Tony Schumacher is the undisputed king in the NHRA’s Top Fuel class, with eight National Championships (more than ever) with 86 wins. Don Schumacher’s 52-year-old son Tony (it’ll be 53 on Christmas Day) has the sponsorship at least until the end of 2025 with support from Scag Power Equipment. He will continue to compete with the Maynard Family Racing (formerly Don Schumacher Racing) team. Tony’s best time lapsed is 3.649 seconds, with a top speed of 336.57 mph, both in Phoenix in 2018. In last week’s test of a new 1,150-horsepower box engine, the DSR 1150, at Indianapolis Raceway Park, I sat down with Tony (he was a driver coach for quarter-mile passes in a Dodge Demon) to chat. Below are edited excerpts from a longer conversation.
Jim Clash: What is your relationship with your father now?
TOni Schumacher: It’s a little quieter. It’s been hectic for the two decades we’ve run [U.S.] Army car – go, go, go. We signed with Scag Power Equipment, and last week we extended it for three to six years, which is huge. Scag CEO Randy Glowdy said it best, “I don’t know why there aren’t 1,000 sponsors here because this is the greatest sport in the world.” I like it, hearing it from a CEO. It’s also great working together again with my dad.
clash: Drag racing is an all-inclusive sport. Women, African Americans, Hispanics, and Whites compete at the highest levels without any handicap and win.
Schumacher: This is exactly what life should be like. Come on, we get in a car, and at the end, they hand us trophies because we earned them. We continue to attract young people to join our Dragster Jr program as well. These holders should be twice as tall and full each day. People who have never participated in a drag race lose the opportunity. It is a family sport. You can easily get passes, unlike some other racing series. I am very proud of her representation.
clash: What does it feel like to run so fast in so short a time?
Schumacher: These things are wickedly fast – 330 mph in less than four seconds in a 12,000-horsepower machine made by humans. It’s the most powerful four seconds in a person’s life. Somehow, time slows down there. Travis Pastrana from motocross [fame]bad to the bone, said he, “When you hit the gas, your mind is at the starting line and your car is at the finish line [laughs]. It takes a long time as a pro player before you go, “I think of tenths and hundreds of seconds, not seconds and minutes.” The more runs, the better you’ll be able to determine where to put the car, and drive it straight. You care about it so much that perfection becomes a part. From you.
clash: What do you see as the future of NHRA?
Schumacher: This year, we reached 2.8 million [television] Viewers in Reading [PA]. It’s going in the right direction. I look at my dad’s pictures, but the stands aren’t that big. Why aren’t there 50,000 fans at our races while NASCAR is there? But NASCAR is declining, and our stuff is increasing. You have to remember one thing: we are artists. Winning is great, titles are nice, but when the fans smile and say, “I paid $60 to race, and I feel like I owe more money,” it’s a win. Fans have already told me that. Pay your hard-earned money to go to baseball or soccer. I don’t want to turn away and say, “I wish I had gotten half my money back.”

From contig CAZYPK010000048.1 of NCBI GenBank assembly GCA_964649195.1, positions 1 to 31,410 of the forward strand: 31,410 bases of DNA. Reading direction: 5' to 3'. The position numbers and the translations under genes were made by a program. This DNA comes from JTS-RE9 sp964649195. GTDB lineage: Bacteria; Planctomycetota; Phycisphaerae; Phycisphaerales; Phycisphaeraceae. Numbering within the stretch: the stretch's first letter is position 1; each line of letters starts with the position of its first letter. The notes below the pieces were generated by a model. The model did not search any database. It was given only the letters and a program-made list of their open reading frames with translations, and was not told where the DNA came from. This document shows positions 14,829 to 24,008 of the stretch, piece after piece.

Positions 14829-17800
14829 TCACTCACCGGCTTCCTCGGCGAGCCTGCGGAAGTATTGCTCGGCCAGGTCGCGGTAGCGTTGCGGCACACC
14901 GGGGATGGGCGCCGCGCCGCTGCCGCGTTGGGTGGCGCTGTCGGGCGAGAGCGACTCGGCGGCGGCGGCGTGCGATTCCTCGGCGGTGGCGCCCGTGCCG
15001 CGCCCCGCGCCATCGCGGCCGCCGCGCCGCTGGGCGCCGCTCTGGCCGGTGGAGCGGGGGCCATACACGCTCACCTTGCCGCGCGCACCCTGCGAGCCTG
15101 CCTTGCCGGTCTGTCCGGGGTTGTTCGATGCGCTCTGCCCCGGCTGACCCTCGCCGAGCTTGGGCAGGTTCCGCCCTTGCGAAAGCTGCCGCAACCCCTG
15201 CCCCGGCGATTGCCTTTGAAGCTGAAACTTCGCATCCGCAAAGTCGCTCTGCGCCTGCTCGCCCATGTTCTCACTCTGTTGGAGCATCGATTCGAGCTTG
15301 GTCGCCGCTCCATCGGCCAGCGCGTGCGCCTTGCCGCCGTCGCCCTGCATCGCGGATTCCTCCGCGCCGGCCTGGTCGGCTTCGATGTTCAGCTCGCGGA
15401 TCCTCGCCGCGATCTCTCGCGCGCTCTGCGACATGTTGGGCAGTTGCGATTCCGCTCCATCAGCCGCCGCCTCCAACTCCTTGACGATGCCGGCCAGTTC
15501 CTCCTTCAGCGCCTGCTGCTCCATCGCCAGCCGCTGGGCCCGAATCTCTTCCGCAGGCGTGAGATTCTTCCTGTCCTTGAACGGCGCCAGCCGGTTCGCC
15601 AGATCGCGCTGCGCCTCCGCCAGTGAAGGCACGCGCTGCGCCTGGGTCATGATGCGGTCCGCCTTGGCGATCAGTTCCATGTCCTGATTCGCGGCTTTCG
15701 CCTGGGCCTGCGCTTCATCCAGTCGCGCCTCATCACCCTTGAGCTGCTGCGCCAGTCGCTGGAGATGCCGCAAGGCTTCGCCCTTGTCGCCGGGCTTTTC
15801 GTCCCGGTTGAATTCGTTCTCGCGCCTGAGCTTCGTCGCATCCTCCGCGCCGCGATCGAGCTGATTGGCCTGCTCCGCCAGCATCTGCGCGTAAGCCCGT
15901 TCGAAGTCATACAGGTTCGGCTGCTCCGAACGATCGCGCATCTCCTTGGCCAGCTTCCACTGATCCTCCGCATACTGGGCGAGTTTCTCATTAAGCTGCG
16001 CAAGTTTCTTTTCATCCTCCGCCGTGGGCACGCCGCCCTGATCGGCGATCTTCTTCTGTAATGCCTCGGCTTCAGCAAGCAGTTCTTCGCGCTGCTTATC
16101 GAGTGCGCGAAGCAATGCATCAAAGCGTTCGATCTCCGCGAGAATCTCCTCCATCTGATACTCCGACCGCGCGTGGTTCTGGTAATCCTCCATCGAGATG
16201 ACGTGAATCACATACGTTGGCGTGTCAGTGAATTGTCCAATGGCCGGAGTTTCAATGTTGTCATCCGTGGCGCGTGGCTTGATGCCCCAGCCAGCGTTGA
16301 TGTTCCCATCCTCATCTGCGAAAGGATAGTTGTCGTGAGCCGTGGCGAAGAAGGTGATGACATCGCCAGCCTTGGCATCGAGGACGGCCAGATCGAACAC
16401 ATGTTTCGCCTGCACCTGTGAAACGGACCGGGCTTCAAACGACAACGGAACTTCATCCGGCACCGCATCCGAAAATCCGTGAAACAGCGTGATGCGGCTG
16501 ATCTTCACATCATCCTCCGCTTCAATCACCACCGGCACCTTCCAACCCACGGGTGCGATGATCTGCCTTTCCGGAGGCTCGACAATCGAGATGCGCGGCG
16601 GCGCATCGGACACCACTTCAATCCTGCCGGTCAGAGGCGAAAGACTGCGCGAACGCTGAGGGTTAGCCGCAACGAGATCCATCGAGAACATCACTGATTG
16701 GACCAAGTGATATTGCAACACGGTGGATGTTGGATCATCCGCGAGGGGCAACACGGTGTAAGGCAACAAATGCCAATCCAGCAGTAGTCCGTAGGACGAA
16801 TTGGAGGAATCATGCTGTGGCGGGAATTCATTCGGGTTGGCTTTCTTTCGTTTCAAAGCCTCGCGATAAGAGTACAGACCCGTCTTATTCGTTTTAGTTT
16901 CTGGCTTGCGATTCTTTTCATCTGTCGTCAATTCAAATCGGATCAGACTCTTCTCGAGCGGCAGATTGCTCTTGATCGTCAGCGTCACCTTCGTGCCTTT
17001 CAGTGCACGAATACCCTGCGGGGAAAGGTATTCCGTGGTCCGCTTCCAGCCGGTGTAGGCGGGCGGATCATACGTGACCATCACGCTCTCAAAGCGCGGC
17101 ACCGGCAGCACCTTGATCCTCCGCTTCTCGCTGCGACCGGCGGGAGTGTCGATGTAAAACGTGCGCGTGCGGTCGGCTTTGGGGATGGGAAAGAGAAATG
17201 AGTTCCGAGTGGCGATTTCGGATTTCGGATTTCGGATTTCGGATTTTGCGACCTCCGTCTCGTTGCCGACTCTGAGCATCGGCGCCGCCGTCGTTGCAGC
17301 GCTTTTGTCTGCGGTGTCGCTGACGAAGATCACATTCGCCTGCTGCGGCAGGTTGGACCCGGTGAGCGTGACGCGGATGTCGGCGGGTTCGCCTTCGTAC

clash: When fans come over for a photo and/or autograph at the end of the day when you’re really tired, what do you do?
Schumacher: I sign, even if the clock line. I always tell myself, “When you’re tired and ready to take a break, the kid who’s waited at the end of the line the longest, when he gets here, sticks the most.” So he smiled. Even if you were defeated and disappointed that day, it’s not the child’s fault. Let it go, the race is over. Let the child see that you can lose with dignity. Winning isn’t fun, I hate it – but that’s how the game is played. I’ve had 86 trophies, and I wanted to win them all, hundreds of races. Go back, and find out what I did wrong. Maybe you were late to the start, got the car out of the groove, it wasn’t working properly, it doesn’t matter. It’s a team effort, no excuses.
clash: What are you afraid of and how do you deal with fear?
Schumacher: I am not afraid of the car, of being hurt. I’m afraid I won’t be able to perform at the highest level at any time. How do I deal with it? Finished. What is this expression – to over-prepare and go with the flow? There are kids out there who are over-preparing. I’m an older driver, not a spring chicken. You look at John Force, in his mid-70s. So this can be done for a long time, and I want to be as good as I can for as long as possible.
clash: Tell me something you’ve never told another journalist before. I asked this question to John Force. He said, “Contrary to what I said before, I don’t want to die in a race car. I want to die with my family around me.”
Schumacher: Wow, that’s a really good question. let me think. I’d be horrible in NASCAR. I don’t have an interest period. She crashed her turn in Bristol. The role seems to be the problem. I’m not a round person, just straight [laughs].